Stu Larkin, seller of bronzed baby shoes, offers us a rare glimpse into small-town Americana.

Stu Larkin is good at his job, and he knows it. In fact, he may be the best salesman in the country. What does he sell? Bronze baby shoes.

In this documentary short, director Peyton Wilson takes a closer look at this fascinating (and dying) trade through the eyes of an equally fascinating, albeit quirky, character. Larkin travels the country in his car, chatting with families around kitchen tables and taking orders for customized bronze baby shoes. His manner is direct and refreshingly uncompromising. He bemoans that he could have made “millions and millions and millions of dollars” if he had chosen a more lucrative path. Originally from Coney Island, Larkin draws on his life-long exposure to craftsmanship and small-town socialization, insisting that his company produces one of the last objects made by Americans in America. In addition to baby shoes, Larkin has bronzed a mold of a Vietnam veteran’s combat boots, a bear skull, and even a mold of an expectant mother.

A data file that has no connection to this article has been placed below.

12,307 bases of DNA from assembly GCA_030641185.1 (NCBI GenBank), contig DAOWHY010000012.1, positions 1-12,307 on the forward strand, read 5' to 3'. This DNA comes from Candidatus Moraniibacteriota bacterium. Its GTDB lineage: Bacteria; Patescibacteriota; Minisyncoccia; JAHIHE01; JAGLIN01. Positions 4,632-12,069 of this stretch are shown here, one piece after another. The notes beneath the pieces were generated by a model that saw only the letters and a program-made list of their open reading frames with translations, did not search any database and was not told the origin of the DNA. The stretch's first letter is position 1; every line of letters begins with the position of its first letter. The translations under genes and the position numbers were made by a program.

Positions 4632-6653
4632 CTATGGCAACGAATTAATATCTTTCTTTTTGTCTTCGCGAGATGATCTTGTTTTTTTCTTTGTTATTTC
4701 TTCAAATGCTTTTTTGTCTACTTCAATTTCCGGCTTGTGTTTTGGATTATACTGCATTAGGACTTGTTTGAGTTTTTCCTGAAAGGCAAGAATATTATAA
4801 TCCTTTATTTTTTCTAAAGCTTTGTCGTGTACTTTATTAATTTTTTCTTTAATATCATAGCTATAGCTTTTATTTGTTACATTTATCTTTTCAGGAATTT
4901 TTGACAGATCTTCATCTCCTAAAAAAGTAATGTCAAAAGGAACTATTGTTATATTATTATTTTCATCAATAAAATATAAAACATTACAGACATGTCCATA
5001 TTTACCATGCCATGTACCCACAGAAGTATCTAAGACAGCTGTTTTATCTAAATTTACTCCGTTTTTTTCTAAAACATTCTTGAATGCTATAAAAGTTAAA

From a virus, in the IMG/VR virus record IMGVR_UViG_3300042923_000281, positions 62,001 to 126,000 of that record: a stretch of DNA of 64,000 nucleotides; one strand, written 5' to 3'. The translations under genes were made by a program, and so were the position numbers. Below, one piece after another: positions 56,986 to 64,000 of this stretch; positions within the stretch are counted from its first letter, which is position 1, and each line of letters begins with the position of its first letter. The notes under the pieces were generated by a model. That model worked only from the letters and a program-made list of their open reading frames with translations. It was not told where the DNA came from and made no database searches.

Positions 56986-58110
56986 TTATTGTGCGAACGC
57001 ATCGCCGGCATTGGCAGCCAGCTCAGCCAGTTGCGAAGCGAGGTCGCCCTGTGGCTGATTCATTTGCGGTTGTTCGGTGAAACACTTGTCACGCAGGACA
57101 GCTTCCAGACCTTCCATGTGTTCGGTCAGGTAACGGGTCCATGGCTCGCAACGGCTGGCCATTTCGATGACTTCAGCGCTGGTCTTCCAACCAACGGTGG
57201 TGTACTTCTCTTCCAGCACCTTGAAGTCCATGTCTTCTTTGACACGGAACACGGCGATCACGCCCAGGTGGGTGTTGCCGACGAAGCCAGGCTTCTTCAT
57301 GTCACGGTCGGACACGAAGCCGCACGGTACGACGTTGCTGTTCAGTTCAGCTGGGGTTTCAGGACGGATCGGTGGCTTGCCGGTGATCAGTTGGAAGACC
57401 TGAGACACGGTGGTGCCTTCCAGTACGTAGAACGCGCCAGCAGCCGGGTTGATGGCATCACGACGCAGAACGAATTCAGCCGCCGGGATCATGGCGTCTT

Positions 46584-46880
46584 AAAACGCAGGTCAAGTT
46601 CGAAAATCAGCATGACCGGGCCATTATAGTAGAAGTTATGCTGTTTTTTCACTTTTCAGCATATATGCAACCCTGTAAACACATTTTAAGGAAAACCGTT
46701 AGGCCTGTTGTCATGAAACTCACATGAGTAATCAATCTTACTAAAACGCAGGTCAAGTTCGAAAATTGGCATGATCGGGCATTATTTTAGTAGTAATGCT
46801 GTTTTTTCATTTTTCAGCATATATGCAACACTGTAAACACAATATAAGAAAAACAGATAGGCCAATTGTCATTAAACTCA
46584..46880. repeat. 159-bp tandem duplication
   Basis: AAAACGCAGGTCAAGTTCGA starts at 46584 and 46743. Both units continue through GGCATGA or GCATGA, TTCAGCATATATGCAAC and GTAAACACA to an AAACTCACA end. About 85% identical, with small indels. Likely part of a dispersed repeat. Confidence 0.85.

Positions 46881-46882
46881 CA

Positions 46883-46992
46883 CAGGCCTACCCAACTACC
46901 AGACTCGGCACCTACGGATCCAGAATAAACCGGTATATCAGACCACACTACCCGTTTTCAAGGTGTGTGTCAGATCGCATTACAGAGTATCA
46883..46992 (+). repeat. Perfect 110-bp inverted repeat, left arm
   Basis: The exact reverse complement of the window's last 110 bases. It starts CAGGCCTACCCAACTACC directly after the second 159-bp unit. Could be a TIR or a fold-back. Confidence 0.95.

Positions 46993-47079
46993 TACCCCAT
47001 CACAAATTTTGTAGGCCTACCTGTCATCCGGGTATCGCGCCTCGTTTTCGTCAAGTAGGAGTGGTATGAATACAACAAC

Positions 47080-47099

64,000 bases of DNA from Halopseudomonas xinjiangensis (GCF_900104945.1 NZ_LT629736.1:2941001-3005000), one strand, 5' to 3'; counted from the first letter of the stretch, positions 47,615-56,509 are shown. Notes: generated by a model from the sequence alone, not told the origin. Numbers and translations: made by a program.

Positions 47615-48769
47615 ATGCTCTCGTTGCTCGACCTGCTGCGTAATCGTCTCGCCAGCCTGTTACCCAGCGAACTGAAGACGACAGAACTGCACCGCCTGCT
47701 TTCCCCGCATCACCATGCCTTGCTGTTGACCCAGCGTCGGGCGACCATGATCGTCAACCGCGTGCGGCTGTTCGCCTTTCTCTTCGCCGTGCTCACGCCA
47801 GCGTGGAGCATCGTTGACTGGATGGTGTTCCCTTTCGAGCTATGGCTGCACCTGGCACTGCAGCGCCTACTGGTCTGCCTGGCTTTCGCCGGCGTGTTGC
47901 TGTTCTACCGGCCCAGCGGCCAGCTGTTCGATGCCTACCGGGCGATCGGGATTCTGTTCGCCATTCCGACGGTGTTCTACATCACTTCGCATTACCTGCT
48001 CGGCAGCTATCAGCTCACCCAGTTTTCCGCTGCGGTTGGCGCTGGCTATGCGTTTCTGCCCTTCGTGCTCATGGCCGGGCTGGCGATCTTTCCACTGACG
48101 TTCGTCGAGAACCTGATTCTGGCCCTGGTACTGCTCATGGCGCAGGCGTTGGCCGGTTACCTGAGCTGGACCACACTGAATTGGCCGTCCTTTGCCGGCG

Today, Larkin lives by three rules: “1) You get what you pay for. 2) If it seems too good to be true, it usually is. 3) If you ever do business with the back of a magazine or post-office box or today, the Internet, don’t ever expect to get what the picture looks like.”

For more from Peyton Wilson, visit his site.

This post originally appeared on The Atlantic.

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